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Filibustering the legislative process

As it looks like all 41 Republicans will filibuster financial reform today, it's worth being clear about what, exactly, they're filibustering.

First, they're not filibustering the bill itself. The Senate hasn't looked at the bill. In fact, it hasn't even seen the version that combines Dodd's proposal with Lincoln's derivatives language. This filibuster isn't preventing a vote on anything. Rather, it's standing in the way of debate and amendment.

The specific motion being filibustered is the motion to move to debate the legislation. That is to say that Republicans who want to see the bill debated and changed are filibustering the process in which the bill can be debated and changed. They're not filibustering legislation so much as the legislative process itself. It's a strange move, as letting the bill be amended and debated doesn't preclude a filibuster against a vote on the legislation. But Republicans have gotten so used to filibustering everything that they filibuster whether it makes sense or not. As it turns out, filibusters are a bit like Pringles: Once you pop, you just can't stop.

By Ezra Klein  |  April 26, 2010; 12:58 PM ET
Categories:  Financial Regulation  
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NPR said this morning that, once the bill enters the debate and amendment stage, Republicans are scared that Democrats can filibuster any amendments the Republicans offer, and thus the Republicans would rather try to make their changes beforehand. But, thinking about it now, it seems exceedingly unlikely that the Democrats would filibuster anything related to this bill. Why not just let the amendment vote go through, and vote it down with a simple majority? Maybe NPR was just repeating a Republican rationalization for the filibuster.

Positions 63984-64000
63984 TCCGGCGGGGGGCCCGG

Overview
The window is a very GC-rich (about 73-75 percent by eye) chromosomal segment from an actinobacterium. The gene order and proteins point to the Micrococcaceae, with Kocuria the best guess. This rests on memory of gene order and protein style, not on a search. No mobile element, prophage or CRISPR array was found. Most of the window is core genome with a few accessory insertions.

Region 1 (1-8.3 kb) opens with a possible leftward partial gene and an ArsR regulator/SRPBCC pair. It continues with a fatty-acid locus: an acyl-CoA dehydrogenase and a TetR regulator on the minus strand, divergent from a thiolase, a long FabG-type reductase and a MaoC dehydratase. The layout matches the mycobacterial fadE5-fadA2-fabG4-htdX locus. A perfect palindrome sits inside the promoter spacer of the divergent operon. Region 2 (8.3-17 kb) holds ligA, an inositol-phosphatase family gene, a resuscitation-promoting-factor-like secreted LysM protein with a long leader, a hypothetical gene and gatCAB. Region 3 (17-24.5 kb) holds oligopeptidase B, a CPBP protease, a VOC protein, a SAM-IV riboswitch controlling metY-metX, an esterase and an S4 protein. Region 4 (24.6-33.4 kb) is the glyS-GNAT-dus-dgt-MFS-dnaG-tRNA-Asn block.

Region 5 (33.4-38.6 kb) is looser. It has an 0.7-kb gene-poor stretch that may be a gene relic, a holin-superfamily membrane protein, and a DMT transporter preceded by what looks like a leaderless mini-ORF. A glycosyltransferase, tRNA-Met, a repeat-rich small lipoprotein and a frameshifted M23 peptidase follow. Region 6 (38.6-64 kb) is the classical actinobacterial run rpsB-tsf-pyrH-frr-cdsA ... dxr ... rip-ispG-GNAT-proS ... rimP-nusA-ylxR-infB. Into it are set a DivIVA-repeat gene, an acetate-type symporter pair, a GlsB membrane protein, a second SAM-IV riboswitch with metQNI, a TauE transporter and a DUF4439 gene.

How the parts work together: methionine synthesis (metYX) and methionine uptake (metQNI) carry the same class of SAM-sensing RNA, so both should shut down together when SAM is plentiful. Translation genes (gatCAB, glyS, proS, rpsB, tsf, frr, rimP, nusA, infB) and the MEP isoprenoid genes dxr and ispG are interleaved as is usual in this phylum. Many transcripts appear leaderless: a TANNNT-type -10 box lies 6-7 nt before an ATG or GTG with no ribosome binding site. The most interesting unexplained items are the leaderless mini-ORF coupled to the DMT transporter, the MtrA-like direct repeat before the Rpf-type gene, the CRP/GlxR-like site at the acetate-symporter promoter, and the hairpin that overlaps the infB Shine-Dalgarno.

Posted by: foomanji | April 26, 2010 1:09 PM | Report abuse

Republicans are just trying to buy time till they get the kinks out of their own alternative bill: big banks must put aside 10 chickens (at a 9 hen to 1 rooster ratio) for every $1 mil in deposits...poultry will reproduce, thus increasing capital to meet new minimum requirements...if banks fail in the future, this fund will be tapped and all depositors will be paid chickens (or farm fresh eggs if they so opt) in lieu of cash.

Posted by: tnoord | April 26, 2010 1:27 PM | Report abuse

The first commenter is absolutely correct. Once the Senate gets to floor consideration of the legislation, it will basically take 60 votes to make any changes to the version of the legislation Dodd offers on the floor. That's why Rs and some Ds are trying to force changes to the legislation before it gets to the floor. Voting against cloture on the motion to proceed to the bill gives them leverage to force those changes.

Posted by: mglepage | April 26, 2010 1:41 PM | Report abuse

party of no...nuff said.